Dan Stanton, Managing editor

May 14, 2019

2 Min Read
Pfenex ready to play in next wave smaller biologics
Image: iStock/Hakat

As industry looks to smaller sized proteins and engineered scaffolds, Pfenex believes its expression technology will make it a significant player in the space.

For its first quarter 2019, Pfenex reported a 177% jump in revenues year-on-year to $10.4 million (€9.2 million), attributed to milestone payments and recognition of deferred revenues from its PF708 partners, and increased sales of its CRM197 product.

Lead program PF708 is a recombinant protein form of parathyroid hormone with a PDUFA date of October 7. The candidate – classed as a biosimilar in Europe but being filed in the US as a therapeutic equivalent to Eli Lilly’s osteoporosis drug Forteo (Teriparatide (rDNA origin) via the 505(b)(2) pathway – is produced using the Pfenex Expression Technology platform based on the bacterium Pseudomonas fluorescens.


Image: iStock/Hakat

CRM197, meanwhile, is a genetically detoxified form of diphtheria toxin used as a carrier protein for conjugate vaccines and Pfenex has several deals in place with firms including Merck & Co. and the Serum Institute of India. Like PF708, CRM197 is also produced using the Pfenex Expression Technology platform.

During a conference call to discuss results, CEO Eef Schimmelpennink described the proprietary technology platform as the cornerstone of its programs, yet “despite our successes thus far, we believe that the full potential of this patented platform technology is yet to be fully realized.”

He told investors the firm has developed numerous types of modalities and is experienced in achieving proof of concept quickly, which will place Pfenex in good stead with a new wave of protein therapeutics being developed.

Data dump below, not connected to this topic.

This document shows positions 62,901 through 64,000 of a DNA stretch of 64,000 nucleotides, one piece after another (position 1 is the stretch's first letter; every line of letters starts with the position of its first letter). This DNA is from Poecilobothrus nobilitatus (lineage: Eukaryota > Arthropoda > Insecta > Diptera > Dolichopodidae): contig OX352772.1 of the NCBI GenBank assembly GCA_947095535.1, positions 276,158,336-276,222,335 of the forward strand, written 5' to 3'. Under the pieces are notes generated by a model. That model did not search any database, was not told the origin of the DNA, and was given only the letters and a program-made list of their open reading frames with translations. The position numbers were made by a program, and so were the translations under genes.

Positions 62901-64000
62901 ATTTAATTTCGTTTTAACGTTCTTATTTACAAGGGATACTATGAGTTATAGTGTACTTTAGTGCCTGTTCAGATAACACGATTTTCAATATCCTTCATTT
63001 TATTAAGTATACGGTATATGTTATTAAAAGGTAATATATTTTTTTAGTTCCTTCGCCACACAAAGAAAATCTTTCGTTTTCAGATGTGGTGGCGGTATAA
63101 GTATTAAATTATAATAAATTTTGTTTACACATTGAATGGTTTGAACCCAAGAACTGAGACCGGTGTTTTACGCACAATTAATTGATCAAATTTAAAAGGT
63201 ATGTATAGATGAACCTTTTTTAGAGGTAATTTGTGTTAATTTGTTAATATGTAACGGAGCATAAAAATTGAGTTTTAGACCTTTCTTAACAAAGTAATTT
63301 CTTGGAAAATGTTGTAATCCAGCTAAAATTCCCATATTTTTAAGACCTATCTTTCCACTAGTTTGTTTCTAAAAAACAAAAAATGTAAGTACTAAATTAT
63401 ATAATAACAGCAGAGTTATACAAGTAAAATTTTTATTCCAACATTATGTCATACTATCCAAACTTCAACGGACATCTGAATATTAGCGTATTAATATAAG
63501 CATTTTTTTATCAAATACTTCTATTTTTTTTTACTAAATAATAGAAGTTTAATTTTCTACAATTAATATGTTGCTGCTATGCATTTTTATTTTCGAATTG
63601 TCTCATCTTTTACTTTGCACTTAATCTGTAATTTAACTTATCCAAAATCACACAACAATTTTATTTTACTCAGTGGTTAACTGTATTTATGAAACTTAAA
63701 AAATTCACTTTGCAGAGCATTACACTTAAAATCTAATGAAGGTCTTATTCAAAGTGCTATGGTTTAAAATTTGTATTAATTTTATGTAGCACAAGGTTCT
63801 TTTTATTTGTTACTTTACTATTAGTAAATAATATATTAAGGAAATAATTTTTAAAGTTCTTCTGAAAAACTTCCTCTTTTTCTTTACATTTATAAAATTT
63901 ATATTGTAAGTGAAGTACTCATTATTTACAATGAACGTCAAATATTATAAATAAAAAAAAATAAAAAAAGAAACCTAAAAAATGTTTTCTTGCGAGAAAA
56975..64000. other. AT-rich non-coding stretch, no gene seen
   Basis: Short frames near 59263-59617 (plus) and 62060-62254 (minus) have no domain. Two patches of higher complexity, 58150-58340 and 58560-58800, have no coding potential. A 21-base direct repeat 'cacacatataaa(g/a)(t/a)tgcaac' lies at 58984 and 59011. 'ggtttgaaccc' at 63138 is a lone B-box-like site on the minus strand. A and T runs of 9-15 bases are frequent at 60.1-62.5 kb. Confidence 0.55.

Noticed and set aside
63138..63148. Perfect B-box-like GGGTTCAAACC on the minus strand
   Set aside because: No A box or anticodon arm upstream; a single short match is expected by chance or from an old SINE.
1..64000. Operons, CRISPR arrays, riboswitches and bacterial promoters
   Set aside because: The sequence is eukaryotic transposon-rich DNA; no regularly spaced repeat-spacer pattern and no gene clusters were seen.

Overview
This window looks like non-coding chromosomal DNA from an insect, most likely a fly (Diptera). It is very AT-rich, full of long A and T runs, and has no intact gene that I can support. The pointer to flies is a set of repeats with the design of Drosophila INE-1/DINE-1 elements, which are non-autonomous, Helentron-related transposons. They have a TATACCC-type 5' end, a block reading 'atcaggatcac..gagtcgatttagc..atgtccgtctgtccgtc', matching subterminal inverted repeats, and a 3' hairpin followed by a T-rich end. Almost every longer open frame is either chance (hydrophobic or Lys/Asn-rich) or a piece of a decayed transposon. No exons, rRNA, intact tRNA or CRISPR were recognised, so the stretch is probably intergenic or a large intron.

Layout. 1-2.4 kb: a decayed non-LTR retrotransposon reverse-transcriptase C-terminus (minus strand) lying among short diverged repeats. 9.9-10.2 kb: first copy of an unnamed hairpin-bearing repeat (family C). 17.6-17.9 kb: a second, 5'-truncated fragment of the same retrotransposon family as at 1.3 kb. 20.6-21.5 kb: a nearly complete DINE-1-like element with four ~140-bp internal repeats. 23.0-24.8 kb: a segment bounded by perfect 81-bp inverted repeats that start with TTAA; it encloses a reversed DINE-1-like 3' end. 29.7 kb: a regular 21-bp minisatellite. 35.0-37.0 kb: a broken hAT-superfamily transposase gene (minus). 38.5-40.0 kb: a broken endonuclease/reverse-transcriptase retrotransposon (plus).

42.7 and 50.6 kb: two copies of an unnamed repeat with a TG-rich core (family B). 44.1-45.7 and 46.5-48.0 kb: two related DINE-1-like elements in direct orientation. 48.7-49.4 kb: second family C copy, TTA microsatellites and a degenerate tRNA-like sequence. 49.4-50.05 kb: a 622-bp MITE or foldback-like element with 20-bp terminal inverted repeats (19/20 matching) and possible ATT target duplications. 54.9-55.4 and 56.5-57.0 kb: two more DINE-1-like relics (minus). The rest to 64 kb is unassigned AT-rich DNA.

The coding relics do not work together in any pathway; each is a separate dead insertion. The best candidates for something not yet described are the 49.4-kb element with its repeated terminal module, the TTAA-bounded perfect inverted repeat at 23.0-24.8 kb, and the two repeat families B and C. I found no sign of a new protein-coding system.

New wave of biologics

“With the currently approved drugs targeting only a small subset of proteins linked to a disease, we believe there is a large drug development opportunity still out there. For many of these targets, the industry is increasingly focusing on smaller sized proteins and engineered scaffolds to achieve biological activity on them,” he said.

“Interestingly, it is especially these type of modalities that Pfenex believes it is highly capable of developing. I believe this presents a great opportunity for Pfenex to become a significant player in this new wave of biologics. Developing these products fits our strategy of expanding our portfolio of partners and wholly owned products very well.”

Schimmelpennink added that while “whole length monoclonal antibodies will always continue to be a focal point for the industry,” small proteins, bi-specifics, fragments and scaffolds are coming into the fold and Pfenex has experience in producing them.

This leaves Pfenex in “a very promising position to be part of that wave,” he said, “both in partnership with other companies that are moving in that direction as well as potentially on our own.”

About the Author(s)

Dan Stanton

Managing editor

Journalist covering the international biopharmaceutical manufacturing and processing industries.

Founder and editor of Bioprocess Insider, a daily news offshoot of publication Bioprocess International, with expertise in the pharmaceutical and healthcare sectors, in particular, the following niches: CROs, CDMOs, M&A, IPOs, biotech, bioprocessing methods and equipment, drug delivery, regulatory affairs and business development.

From London, UK originally but currently based in Montpellier, France through a round-a-bout adventure that has seen me live and work in Leeds (UK), London, New Zealand, and China.

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